Creating Dynamic UI Guide in Unity

Irfan Yigit Baysal
10 min readFeb 3, 2023

I’ve had the opportunity to practice with Unity UI for a long time. I had the chance to design the structure and implement UIs with multiple different types, both in the company I work for and in my own projects.

Each practice and product helped me learn more about the UI and use it with more different techniques. Although these techniques are mostly components & classes provided by Unity, it also includes some third party tools such as EnhancedScroller package that I have used recently and highly recommend as well as Unity UI Extensions package. I think it would be beneficial for you to have a look at it in your spare time.

However, the topics that I want to show and tell you in this article will be HorizontalLayoutGroup, VerticalLayoutGroup, ContentSizeFitter components, LayoutBuilder wrapper class, CanvasScaler for adapting multiple resolutions, TextMeshPro and usage of 9-Slicing Technique by using SpriteEditor.

Rather than full of descriptions, in this article, you will see shortcuts for creating dynamic UIs and very few code blocks. I also share my CanvasComponent pre-release package on GitHub so that you are able to find the examples & code blocks about these issues. Let’s start building a dynamic UI by taking a look at the 9-Slicing Technique.

9-Slicing Technique

This technique allows you to reuse an image at various sizes without needing to prepare multiple asset says Unity, I mainly use it also for reusability and size optimization. This is an important size reduction especially for mobile games if used properly. Let’s show this by making an example popup.

Before starting, I would like to remind you about texture import settings in order to use Sprite Editor.

In this example, the corners stay the same size, the top and bottom of the Sprite stretch horizontally, the sides of the Sprite stretch vertically, and the centre of the Sprite stretches horizontally and vertically to fit the Sprite’s size.

After applying this slicing, this texture is now ready for reusing and resizing operations.

Canvas Scaler

The UI layouts in particular need to be flexible because modern games and applications frequently need to support a wide range of various screen resolutions. A range of tools for this purpose are included in Unity’s UI System and can be integrated in numerous ways.

For example, let’s say we want to place a settings button in the upper left corner. The layout can be changed such that the buttons’ placements are related to the appropriate screen corners as one method of keeping the buttons inside the screen.

When the resolution is changed to a new aspect ratio, the UI elements stay attached to those corners once they have been anchored to them. The UI elements will likewise stay attached to their appropriate corners whether the resolution is increased or decreased. However, because they retain their original size, they might take more or less space on the screen.

(Safe Area Calculation is disabled in this examples)

This view is not exactly a desired view because as the resolution size changes, the size of the UI elements must change at the same rate.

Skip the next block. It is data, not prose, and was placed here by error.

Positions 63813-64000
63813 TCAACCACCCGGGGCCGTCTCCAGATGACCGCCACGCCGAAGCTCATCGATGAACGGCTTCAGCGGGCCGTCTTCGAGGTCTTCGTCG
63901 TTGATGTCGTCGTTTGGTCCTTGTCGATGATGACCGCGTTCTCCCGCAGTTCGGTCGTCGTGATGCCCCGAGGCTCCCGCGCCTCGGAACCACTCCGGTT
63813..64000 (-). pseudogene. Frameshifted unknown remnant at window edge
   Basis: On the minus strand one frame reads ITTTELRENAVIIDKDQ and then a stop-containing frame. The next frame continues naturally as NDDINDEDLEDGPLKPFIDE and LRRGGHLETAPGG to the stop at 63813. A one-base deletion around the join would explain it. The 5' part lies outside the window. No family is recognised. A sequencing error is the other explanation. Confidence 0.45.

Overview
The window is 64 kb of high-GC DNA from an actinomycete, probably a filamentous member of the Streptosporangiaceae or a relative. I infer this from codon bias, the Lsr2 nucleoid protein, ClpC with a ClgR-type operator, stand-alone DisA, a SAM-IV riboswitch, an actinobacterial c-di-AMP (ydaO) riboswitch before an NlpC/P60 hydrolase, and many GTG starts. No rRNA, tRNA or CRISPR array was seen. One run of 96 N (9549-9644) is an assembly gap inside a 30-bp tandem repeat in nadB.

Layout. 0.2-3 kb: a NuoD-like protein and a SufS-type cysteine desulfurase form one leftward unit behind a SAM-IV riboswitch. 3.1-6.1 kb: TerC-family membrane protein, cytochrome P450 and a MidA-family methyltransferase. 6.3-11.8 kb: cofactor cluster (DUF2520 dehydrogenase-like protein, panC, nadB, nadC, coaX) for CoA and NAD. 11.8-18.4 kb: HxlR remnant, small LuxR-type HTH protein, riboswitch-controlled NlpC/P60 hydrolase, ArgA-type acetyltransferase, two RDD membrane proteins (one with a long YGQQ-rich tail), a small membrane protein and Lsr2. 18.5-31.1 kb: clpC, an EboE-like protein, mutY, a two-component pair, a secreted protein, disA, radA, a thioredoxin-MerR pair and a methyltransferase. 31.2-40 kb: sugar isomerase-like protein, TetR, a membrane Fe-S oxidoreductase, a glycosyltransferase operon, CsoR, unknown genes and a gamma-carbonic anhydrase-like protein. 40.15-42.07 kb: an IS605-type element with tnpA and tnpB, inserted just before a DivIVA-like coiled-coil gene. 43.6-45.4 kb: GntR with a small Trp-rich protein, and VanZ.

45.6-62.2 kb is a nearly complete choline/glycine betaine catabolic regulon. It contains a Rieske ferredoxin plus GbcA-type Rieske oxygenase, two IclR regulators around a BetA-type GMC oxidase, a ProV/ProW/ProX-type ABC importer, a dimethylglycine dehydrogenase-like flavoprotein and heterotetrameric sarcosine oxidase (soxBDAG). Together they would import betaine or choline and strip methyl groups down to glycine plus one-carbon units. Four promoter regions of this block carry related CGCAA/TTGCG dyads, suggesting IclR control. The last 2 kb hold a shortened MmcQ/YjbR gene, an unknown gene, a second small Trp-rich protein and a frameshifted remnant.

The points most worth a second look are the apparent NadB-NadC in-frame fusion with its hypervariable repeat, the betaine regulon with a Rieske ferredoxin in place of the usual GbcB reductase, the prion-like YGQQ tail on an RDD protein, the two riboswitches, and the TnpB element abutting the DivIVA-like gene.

Here is the example Canvas Scaler setup. We use Scale With Screen Size as scale mode because all UI elements are scaled up or down together with the screen resolution if the current screen resolution is smaller or bigger than this reference resolution, which is determined by the scale factor of the Canvas.

We use Expand as screen match mode. Expand the canvas area either horizontally or vertically and size of the canvas will never be smaller than the reference resolution.

Horizontal and Vertical Layout Group

Basically this components sort objects that are children of this component side by side (for horizontal) and below each other(for vertical) according to padding, spacing and other properties that we use and makes your life easier in order to sort objects according to some rules. An example of rule is “ Each object must have 16 units of space between each other.” then we modify spacing property to handle this rule.

All I want to add, without going into too much basic usage, is to demonstrate the “reverse arrangement” property, which I think has been overlooked.

What this property does is to reverse the draw order without breaking the hierarchical order. You may ask why I need this, but the need I encountered recently was all about the shade of the texture, although this seems a little design-issue need in my mind, I am sure that there have been many different needs related to this among the developers.

When you look at the UI object named as “0”, there is no order change in the hierarchy, but if we want to change the order, we need to write a few lines of code for this.

RectTransform RectTransform => transform as RectTransform;

private async void OrderSibling(int siblingIndex)
{
RectTransform.SetSiblingIndex(siblingIndex);
await UniTask.Yield(cancellationToken: this.GetCancellationTokenOnDestroy());
LayoutRebuilder.MarkLayoutForRebuild(RectTransform);
Canvas.ForceUpdateCanvases();
}

In this code above, After we set the RectTransform which UI element order we want to change, we can set the transform to the index we want with the SetSiblingIndex(int index) method.

We can also move the UI element to the end of the local transform list. For that, we can use SetAsLastSibling() method. Let’s modify the code by using this method.

RectTransform RectTransform => transform as RectTransform;

private async void SetLastSibling()
{
RectTransform.SetAsLastSibling();
await UniTask.WaitForEndOfFrame(cancellationToken:this.GetCancellationTokenOnDestroy());
LayoutRebuilder.MarkLayoutForRebuild(RectTransform);
Canvas.ForceUpdateCanvases();
}

Content Size Fitter

The Content Size Fitter functions as a layout controller that controls the size of its own layout element. For example, we have an object on canvas containing a vertical layout component and a content size fitter. Let it have a width of 100 and a height of 100. Then, let’s say we add UI elements inside this object as child. Each element will be sorted one under the other due to the vertical layout component. What about our object with 100 width and 100 height? For a dynamic UI, shouldn’t its height increase at a certain rate with the UI elements we add into it? Just for this case, we can use Content Size Fitter to handle this issue. For this example, we change Horizontal Fit property as Preferred Size and let this component handle this horizontal arrangement calculations.